Jiro's documentary guide
Every Monday night I go round to me friend Jiro's house to watch a movie on his projector (he enjoys the full cinematic experience when watching his hentai porn). I eat Monster Munch and drink sparkling water, Jiro eats pumpkin seeds and moans about everything. It's fun times. Recently we've been watching loads of amazing documentaries, so I asked Jiro if he could write a guide to some of the best ones we've seen, thereby allowing you guys to have (almost) as much fun as we do. Below, Jiro will run through five of his favourite documentaries.
I think a common feature among all the documentaries I have chosen (apart from Alone in the Wilderness) is that they all contain subjects who most people would consider losers, outcasts and people to make fun of, whereas I find all of them incredibly inspiring and genuinely interesting.
This documentary follows Mark Borchardt as he pursues his dream of making the film Northwestern. The problem is although he is very enthusiastic about making films, he isn't exactly the most gifted filmmaker. But his dedication, and that of his uncle, Bill, and best friend, Mike, make American Movie one of the funniest, most satisfying documentaries ever. I think if you leave behind your cynicism and appreciate these people for who they are and what they are trying to do, then you will really enjoy this. Below are some of my favourite scenes.
Mark's acid story:
Uncle Bill filming a scene:
Sad scene with Uncle Bill taking about life:
The Decline of Western Civilization II: The Metal Years
Part one may have the cooler bands and be more interesting in terms of the music and scene, but part two is one of the funniest documentaries ever made. It's set during L.A.'s hair metal scene of the mid-80s and interviews musicians/bands of varying success from the well-known (Poison, KISS, Aerosmith, Lemmy and Ozzy Osbourne) to the lesser-known bands who are trying to make it, such as Lizzy Borden, London and Odin. The documentary is brilliant because so many of the people in it are so fucking stupid; it's quite depressing actually seeing all these musicians that are clearly not talented enough to be big try so hard and fail so humiliatingly.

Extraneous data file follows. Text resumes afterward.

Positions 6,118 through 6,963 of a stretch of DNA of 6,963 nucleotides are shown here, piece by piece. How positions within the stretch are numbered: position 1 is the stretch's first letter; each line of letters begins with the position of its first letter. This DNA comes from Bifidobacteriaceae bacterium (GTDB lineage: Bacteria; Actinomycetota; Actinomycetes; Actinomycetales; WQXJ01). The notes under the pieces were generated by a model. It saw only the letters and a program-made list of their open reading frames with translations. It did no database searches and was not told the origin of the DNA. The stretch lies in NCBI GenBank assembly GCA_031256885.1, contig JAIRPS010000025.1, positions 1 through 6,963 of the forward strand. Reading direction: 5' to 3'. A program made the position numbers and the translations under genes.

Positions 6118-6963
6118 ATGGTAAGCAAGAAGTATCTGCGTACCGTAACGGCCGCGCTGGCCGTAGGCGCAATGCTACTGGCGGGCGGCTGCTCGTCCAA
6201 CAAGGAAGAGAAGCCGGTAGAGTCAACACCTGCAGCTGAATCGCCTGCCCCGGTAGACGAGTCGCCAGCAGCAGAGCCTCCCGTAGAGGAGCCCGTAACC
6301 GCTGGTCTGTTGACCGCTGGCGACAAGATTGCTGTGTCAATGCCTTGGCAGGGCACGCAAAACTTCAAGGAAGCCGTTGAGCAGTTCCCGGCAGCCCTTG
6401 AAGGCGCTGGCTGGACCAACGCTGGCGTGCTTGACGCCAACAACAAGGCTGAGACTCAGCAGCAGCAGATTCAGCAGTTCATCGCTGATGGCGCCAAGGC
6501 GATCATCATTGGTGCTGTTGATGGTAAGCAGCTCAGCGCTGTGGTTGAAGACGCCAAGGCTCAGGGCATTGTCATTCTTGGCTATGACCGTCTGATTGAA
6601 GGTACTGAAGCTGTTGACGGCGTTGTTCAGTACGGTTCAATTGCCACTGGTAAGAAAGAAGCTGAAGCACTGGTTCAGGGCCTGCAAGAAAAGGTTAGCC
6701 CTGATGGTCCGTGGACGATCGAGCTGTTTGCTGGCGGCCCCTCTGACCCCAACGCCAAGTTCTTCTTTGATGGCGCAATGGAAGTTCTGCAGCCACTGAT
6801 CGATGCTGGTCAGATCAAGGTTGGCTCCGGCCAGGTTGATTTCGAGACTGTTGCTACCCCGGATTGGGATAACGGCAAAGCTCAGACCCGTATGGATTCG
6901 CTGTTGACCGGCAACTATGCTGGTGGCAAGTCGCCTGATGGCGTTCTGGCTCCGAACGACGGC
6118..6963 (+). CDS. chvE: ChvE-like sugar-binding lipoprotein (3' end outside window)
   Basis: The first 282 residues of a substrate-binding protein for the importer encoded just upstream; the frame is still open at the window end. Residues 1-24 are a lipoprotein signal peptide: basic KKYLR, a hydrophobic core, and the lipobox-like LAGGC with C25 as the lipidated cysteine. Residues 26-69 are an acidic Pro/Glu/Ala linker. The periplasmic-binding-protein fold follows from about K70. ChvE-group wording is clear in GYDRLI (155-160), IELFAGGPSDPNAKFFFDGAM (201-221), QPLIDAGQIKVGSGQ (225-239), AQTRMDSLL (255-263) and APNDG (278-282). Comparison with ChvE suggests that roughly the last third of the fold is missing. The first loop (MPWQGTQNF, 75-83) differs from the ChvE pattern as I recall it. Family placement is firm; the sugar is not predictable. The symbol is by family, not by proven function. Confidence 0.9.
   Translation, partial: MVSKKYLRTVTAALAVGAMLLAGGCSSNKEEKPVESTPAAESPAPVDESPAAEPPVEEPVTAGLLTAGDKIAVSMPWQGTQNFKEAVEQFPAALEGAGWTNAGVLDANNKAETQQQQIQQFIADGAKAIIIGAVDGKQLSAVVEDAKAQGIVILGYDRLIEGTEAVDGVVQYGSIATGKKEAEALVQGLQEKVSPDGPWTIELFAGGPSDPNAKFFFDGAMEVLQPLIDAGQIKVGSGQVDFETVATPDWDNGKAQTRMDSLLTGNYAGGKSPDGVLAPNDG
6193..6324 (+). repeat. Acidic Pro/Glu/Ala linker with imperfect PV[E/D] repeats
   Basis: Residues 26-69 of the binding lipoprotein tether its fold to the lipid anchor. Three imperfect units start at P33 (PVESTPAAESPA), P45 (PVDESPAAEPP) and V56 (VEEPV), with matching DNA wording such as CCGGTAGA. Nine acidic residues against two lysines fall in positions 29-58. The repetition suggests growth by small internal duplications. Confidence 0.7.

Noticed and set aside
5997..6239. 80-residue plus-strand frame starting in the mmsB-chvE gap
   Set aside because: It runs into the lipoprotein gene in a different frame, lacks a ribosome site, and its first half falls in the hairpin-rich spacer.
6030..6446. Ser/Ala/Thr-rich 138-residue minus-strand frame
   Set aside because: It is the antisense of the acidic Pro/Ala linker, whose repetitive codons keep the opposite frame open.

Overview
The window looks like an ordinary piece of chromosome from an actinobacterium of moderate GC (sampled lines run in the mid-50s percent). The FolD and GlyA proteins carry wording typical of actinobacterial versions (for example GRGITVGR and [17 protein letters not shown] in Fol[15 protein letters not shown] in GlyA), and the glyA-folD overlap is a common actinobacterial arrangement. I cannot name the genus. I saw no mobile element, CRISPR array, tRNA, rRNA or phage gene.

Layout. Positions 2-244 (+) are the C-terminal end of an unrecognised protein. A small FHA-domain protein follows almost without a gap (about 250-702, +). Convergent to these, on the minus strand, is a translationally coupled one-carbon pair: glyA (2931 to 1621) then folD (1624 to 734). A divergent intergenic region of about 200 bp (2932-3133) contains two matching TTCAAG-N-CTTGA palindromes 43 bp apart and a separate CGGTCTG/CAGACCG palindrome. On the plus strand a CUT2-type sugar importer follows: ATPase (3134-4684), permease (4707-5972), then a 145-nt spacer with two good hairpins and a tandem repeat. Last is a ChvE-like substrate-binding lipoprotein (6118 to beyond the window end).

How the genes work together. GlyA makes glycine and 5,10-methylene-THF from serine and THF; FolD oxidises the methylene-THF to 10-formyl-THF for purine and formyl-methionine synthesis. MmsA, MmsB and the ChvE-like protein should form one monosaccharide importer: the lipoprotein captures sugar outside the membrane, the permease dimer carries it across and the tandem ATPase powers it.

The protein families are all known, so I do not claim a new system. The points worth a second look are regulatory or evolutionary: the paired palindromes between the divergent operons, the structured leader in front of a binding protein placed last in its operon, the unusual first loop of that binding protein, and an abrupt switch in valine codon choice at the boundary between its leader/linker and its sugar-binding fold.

Chris Holmes downs two bottles of vodka, has the coolest laugh/cry for help:
Odin talking about how big they will be (about 50 seconds in):
Poison talking like stupid idiots:
Alone in the Wilderness
One of the most satisfying, humbling and beautiful documentaries I have ever seen, Alone in the Wilderness is an hour-long documentary that follows Dick Proenneke's first year living alone in the Alaskan wilderness, building his cabin (and everything else) while filming everything he does. It makes you realise what a real man is and kind of leaves you feeling like a useless piece of shit compared to him – but in a nice way.
How's Your News?
A documentary about a group of disabled people traveling across America produced by South Park's Trey Parker and Matt Stone may sound like something that will be heartless and cruel but that couldn't be further from the truth. Probably my favourite documentary of all time, How's Your News? follows five people with varying disabilities as they travel across America meeting and talking to strangers on the way. The reason the documentary is so brilliant to watch is because the subjects (Bob, Shaun, Ronnie, Susan and Larry) are possibly the happiest, most positive people you will ever meet and you quickly warm to them and want them to have the time of their lives. Below are some of my favourite scenes.
(Click here to read Vice's entire issue made with the guys from How's Your News? in 2002.)
Sean interviewing a scary Navajo guy:
Susan singing in a weird karaoke booth with Bob and Sean dancing outside:
Ronnie meeting his hero Chad Everett for the first time
Errol Morris made some brilliant documentaries (The Thin Blue Line, A Brief History of Time, Gates of Heaven) but my favourite – probably because it's the least serious and the funniest – is Vernon, Florida. There are loads of documentary makers that go to 'strange' towns to interview the locals and although that's pretty much all this documentary is, the people he interviews are so amazing and unique you cant stop watching it. I guess being English, I find people from middle America fascinating. Pretty much all the documentaries I have chosen are about middle Americans who are just living their lives – which to them seems completely normal and probably boring, but I find it totally engrossing.
Old man thinks his turtle is a gopher and gives it a kick:
Man who loves turkey hunting: